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Current Medications For Fibromyalgia Symptom Treatment ~ Navigating The Stormy Waters

Have you found yourself overwhelmed and confused by the many choices available for the symptomatic treatment of FMS?

The current medications for fibromyalgia symptom treatment reads as a motley list of the ‘good’, the ‘bad’ and the ‘ugly.

The side effects of some of these drugs can seem worse than the condition itself.

So let’s take a look at the pros & cons of a few of the more popular drugs/treatments available:

A look at the pros & cons re: the current drugs avail. for Fibromyalgia treatment... Click To Tweet

Used by permission of the hilarious Gemma Correll herself!

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Current Medications For Fibromyalgia Symptom Treatment 

  • Lyrica ~ (NOT and anti-depressant)  A drug that targets nerve signals, Lyrica is also used for patients with seizures, shingles,  and diabetic neuropathy. It is believed to calm over-sensitive nerve cells, thus helping to reduce the pain in Fibromyalgia patients. PROS: Ideally it should reduce pain & improve sleep. CONS: Dependant on dosage; sleepiness, dizziness, weight gain, blurred vision, dry mouth, hands & feet swelling, breathing trouble, hives, swelling of face/neck/gums/lip/tongue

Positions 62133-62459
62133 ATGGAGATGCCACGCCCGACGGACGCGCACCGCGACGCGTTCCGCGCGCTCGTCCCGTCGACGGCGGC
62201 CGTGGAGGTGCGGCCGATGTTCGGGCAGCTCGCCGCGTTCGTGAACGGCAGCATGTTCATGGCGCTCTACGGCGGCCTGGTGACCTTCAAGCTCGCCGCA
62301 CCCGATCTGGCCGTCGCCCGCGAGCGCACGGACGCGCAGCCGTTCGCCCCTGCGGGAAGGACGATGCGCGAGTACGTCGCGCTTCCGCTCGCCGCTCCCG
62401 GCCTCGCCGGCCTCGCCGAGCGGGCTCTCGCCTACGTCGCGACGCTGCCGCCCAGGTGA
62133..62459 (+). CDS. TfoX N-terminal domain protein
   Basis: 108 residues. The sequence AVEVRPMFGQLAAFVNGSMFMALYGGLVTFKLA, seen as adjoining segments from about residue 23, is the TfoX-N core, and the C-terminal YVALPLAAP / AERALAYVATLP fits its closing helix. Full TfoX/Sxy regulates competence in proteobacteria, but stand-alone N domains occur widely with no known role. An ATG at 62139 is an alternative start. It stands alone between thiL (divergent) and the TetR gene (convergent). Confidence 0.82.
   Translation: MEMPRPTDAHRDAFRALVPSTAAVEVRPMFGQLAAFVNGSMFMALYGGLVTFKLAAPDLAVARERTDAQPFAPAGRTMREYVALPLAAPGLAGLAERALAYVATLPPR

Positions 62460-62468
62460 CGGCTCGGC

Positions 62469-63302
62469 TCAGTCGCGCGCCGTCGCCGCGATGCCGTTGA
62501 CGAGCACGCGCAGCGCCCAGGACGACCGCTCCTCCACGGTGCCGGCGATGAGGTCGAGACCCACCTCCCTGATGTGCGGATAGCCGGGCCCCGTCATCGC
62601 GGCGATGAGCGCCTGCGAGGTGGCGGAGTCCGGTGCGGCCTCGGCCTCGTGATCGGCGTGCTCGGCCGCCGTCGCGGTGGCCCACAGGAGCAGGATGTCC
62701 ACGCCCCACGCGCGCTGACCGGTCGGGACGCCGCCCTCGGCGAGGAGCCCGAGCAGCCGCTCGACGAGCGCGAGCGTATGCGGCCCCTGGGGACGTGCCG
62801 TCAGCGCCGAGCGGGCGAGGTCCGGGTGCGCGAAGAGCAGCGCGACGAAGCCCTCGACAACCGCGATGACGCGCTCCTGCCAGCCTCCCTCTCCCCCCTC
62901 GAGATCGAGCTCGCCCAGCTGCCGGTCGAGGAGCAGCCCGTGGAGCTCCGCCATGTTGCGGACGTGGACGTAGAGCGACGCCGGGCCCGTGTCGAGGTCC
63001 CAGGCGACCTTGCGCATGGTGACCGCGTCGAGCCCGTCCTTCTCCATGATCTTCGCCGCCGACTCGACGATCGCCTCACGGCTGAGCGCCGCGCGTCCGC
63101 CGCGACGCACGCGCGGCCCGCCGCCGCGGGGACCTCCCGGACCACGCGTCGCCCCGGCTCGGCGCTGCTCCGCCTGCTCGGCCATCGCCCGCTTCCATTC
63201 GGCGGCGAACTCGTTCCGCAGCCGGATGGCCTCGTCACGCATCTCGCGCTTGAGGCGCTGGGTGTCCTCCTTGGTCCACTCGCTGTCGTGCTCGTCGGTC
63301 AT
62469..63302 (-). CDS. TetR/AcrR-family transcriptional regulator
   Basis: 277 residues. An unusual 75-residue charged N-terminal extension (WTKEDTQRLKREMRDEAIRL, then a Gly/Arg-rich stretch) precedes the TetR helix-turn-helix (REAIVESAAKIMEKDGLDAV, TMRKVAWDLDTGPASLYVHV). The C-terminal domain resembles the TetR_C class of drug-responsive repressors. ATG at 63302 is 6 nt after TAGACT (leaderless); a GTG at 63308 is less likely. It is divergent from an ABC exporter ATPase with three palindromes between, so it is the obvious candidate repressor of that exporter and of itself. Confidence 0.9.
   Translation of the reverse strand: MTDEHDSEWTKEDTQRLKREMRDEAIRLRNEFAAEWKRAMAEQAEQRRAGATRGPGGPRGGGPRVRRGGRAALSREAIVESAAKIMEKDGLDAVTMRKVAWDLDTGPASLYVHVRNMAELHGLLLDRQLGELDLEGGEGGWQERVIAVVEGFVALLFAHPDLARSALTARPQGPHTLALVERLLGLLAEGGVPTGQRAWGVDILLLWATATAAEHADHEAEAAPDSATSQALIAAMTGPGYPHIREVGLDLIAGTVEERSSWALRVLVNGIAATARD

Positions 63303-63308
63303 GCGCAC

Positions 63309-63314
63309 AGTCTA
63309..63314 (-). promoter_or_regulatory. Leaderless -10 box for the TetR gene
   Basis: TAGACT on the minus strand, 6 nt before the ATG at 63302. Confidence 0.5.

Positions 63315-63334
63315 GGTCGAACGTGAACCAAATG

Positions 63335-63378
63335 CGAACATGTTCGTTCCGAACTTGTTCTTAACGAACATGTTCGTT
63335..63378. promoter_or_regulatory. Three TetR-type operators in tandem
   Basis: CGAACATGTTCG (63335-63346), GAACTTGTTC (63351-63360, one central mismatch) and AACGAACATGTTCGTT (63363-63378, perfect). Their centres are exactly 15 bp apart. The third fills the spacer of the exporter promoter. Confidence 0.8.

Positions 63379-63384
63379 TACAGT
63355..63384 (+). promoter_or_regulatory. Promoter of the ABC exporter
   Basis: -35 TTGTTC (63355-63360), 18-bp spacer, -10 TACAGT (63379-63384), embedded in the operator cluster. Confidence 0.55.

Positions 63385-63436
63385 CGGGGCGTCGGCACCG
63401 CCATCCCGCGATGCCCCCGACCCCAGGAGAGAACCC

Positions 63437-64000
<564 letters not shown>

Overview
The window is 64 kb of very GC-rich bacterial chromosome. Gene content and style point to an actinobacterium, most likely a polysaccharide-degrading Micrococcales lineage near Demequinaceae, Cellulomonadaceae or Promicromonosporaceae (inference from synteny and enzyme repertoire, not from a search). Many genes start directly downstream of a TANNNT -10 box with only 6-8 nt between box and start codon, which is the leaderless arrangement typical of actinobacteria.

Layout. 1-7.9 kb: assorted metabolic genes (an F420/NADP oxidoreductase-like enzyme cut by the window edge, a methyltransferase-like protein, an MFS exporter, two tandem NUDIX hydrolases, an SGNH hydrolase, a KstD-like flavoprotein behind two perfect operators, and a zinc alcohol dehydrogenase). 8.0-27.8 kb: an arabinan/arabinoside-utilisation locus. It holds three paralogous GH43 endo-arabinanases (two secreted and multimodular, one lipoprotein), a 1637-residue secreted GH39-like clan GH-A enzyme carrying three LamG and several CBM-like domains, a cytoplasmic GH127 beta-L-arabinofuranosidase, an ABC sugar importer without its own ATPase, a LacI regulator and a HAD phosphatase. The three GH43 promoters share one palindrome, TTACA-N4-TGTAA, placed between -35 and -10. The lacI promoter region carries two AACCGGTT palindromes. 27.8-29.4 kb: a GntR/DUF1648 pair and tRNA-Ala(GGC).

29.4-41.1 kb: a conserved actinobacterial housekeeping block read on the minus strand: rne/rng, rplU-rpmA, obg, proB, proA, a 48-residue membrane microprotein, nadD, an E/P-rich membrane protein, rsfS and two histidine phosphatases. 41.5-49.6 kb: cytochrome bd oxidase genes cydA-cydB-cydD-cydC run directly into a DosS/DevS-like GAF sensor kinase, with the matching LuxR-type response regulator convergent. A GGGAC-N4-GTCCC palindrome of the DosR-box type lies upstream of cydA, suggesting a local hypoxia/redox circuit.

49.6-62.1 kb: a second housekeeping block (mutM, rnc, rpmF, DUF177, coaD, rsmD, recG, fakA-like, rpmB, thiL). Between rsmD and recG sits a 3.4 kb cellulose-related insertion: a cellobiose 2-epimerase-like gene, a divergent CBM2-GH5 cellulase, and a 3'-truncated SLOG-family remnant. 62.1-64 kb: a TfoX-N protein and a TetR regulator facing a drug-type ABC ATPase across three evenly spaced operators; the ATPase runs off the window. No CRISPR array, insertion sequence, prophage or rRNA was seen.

• Cymbalta ~ (anti-depressant) This drug works as a serotonin and norepinephrine reuptake inhibitor. Works to calm the over-active pain signals in Fibromyalgia patients down by increasing the levels of two main ‘mood’ chemicals; serotonin and norepinephrine. These are supposed to help improve mood, and reduce FMS pain. PROS: claim is that over 1/2 of patients using Cymbalta found a significant reduction in pain, with the added benefit of helping with existing depression co-morbidity. CONS: Potential for- Constipation, dry mouth, nausea, decreased sex drive, agitation, sweating, urinary problems, suicidal thoughts, life-threatening drop in salt levels in blood, liver problems, liver failure, several incompatible drug interactions

  • Tramadol or Ultram ~ (unsure classification as far as narcotic/non-narcotic/opiate/non-opiate is concerned {some sources say yes, some no}) Works on the opiate receptors in the brain, as well as causing an uptake effect of serotonin & norepinephrine. This powerful drug is often used when the normal ‘go to’s’ fail. PROS: pain reduction CONS: Potential side effects include; breathing difficulties, dizziness, confusion, seizures, red blistering of skin, constipation, headache, drowsiness, nausea/vomiting, cannot take if history of drug or alcohol addiction

  • Medical Marijuana ~ The research and proven health benefits in relation to chronic pain/cancer/seizure control (exmp-Parkinson’s/epilepsy/and a whole host of other medical/neurological conditions is indisputable. Unfortunately, misinformation/propaganda/powerful pharmaceutical lobbyists/ and a ‘stoner culture’ continues to create ‘set-backs’ in the otherwise beneficial & justifiable use of this natural medication. PROS: pain relief, improved sleep patterns, beneficial CBD compounds (discussed below), potential cancer cell inhibitor CONS: Federal Government still classifies Cannabis as a Class I narcotic, not legal in all states, should not be used if history of drug/alcohol abuse, sleepiness, dizziness, dry mouth, morale conviction against its use needs to be taken into consideration if this is a hinderance